Oklahomans Try This One Weird Trick to Get Common Core Bill Heard
Hundreds of Oklahomans have repeatedly rallied to the statehouse in the past two years to protest Common Core national curriculum and testing mandates and urge lawmakers to support legislation repealing it. But Senate Education Committee Chairman John Ford (R-Bartlesville) refused to hold a hearing on any such bill.
Two lawmakers decided to get around that one-man roadblock by taking a bill that had already passed through Ford’s committee, stripping out the language inside, and amending in a bill to repeal Common Core and establish a pilot program to test new potential standards. Sens. Josh Brecheen (R-Coalgate) and Anthony Sykes (R-Moore) introduced their amendment to Senate Bill 1764 Friday.
Killing the Bill
On Tuesday, Common Core supporters added another amendment to the bill that Common Core opponents say neuters it entirely. Then, late Wednesday, Senate leadership refused to bring the amended bill to a floor vote. The Senate bill is dead, but a House version (HB 3399) remains. It was debated on the floor of the House late Wednesday night, and passed around 11 p.m. Central, with a vote 78-12 in favor.
“It's never been about kids or parents, it’s about ‘the Chamber of Commerce can help me with my campaign,’” said Jenni White, co-founder of Restore Oklahoma Public Education, a grassroots watchdog that opposes Common Core. The Oklahoma and U.S. Chambers of Commerce have been leaning on Republican lawmakers to repel grassroots attempts to uproot Common Core.
Common Core is a list of what several private organizations think all children should learn in K-12 math and English. The federal government is sponsoring national tests that will measure how well kids have learned it, and the Obama administration has pushed states to adopt the benchmarks and tests in exchange for federal funds. Forty-five states have done so, and at least 23 this spring are reconsidering that choice.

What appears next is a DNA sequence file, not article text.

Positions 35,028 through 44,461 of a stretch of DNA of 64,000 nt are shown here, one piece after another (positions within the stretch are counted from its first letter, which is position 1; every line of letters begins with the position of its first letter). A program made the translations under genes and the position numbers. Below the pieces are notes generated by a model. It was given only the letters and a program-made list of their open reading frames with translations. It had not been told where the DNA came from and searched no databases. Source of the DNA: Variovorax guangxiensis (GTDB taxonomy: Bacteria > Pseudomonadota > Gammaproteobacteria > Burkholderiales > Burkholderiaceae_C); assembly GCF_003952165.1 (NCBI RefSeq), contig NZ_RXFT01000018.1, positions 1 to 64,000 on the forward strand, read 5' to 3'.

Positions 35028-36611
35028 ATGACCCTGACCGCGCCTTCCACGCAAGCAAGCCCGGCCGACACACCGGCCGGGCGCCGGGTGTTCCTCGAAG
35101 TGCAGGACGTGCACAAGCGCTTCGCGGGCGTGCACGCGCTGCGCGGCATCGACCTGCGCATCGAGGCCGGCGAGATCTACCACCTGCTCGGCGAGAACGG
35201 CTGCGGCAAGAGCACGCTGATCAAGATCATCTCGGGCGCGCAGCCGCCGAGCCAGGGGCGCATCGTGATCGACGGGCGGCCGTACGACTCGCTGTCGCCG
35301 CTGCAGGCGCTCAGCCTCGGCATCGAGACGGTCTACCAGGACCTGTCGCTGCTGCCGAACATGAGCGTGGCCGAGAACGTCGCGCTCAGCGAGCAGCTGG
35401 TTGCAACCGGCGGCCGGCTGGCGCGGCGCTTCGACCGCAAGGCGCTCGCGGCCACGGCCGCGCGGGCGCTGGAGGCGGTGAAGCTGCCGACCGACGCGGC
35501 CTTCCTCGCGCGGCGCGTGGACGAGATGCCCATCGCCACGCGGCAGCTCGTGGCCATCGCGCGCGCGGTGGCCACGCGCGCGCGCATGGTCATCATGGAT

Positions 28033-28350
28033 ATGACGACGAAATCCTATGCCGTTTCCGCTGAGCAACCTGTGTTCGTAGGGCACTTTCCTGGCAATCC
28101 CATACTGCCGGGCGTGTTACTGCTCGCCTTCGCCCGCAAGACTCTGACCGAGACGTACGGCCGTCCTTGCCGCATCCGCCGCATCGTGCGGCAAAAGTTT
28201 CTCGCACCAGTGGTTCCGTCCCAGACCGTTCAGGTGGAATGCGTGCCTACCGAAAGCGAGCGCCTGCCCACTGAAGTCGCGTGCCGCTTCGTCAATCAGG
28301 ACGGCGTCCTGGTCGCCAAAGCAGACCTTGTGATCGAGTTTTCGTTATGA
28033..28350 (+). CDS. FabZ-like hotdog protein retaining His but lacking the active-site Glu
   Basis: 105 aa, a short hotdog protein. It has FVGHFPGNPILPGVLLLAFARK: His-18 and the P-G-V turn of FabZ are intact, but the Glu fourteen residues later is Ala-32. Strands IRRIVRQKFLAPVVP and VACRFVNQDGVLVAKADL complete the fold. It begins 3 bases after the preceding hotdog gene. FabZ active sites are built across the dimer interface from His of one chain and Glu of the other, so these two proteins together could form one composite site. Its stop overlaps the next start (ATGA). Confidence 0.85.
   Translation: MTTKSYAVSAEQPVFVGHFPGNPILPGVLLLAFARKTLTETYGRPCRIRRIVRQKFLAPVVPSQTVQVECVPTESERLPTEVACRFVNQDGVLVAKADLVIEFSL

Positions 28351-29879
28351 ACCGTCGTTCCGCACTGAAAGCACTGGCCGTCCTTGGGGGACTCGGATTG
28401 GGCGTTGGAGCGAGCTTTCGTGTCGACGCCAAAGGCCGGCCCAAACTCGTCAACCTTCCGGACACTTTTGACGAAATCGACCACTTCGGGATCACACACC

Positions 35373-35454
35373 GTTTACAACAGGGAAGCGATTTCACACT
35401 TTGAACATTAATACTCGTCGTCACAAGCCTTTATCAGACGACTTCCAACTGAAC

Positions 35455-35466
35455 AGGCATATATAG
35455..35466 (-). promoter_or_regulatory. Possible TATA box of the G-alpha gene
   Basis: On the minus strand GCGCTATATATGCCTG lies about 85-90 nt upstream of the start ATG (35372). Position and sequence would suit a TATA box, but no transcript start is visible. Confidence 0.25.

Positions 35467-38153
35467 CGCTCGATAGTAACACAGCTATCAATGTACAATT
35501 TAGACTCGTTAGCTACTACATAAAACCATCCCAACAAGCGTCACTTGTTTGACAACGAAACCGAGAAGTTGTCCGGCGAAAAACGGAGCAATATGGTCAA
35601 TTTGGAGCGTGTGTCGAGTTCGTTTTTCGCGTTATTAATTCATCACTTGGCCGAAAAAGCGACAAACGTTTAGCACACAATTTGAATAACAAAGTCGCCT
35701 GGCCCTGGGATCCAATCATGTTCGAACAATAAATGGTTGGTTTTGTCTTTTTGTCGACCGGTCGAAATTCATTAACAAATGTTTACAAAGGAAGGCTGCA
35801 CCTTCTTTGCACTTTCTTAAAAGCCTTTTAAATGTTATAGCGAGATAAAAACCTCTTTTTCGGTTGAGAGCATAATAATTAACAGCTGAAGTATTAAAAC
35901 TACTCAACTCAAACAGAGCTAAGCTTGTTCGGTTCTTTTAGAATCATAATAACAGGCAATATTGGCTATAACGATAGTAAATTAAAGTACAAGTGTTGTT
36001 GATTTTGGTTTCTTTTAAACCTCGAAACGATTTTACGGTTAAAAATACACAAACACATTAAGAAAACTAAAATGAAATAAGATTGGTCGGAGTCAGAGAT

“It’s time that Oklahoma’s legislators respond to their constituents and address Common Core’s aim at our children,” Sykes said in a statement. “We have ceded state control to out-of-state interest groups. Addressing the statutes may not be enough. The state Department of Education’s administrative rules need to be repealed.”
Two Years Respite
SB 1764 and its companion would order the state board of education to remove all testing and standards alignment with Common Core; prohibit the state from entering any agreement that cedes state discretion over standards, assessments, or student data to outside or federal entities; and establish a standards pilot program that lets local boards experiment with standards as long as they meet or exceed Oklahoma standards. The state would revert to its previous standards for two years while writing new, Oklahoma-controlled standards and choosing tests to fit them.
Those two years would give the determined grassroots network in the state time to elect a new superintendent and more lawmakers who oppose Common Core, White said. The mother of five spoke from the statehouse halls, where she’s been pacing back and forth among lawmaker offices.
Oklahoma Gov. Mary Fallin and state Superintendent Janet Barresi have championed Common Core, both in state and nationwide. Fallin is currently chair of the National Governors Association, a trade organization that helped write Common Core.
“You need to listen to the people. This is a parents’ issue, it is not a special interest issue. The parents are the ones dealing with the fallout of this, not the special interests, not the Chamber of Commerce, not Stand for Children,” White said. “Any governor who chooses to overlook parents is overlooking voters.”
By putting the Common Core language in a bill that has already passed committee, it means the will not have a public hearing but simply an up-or-down vote in both houses. Oklahoma lawmakers spent four days in public hearings studying Common Core in fall 2013.
Brecheen, Ford, and Sykes were unavailable for comment, staff said.
Image by Mary Fallin.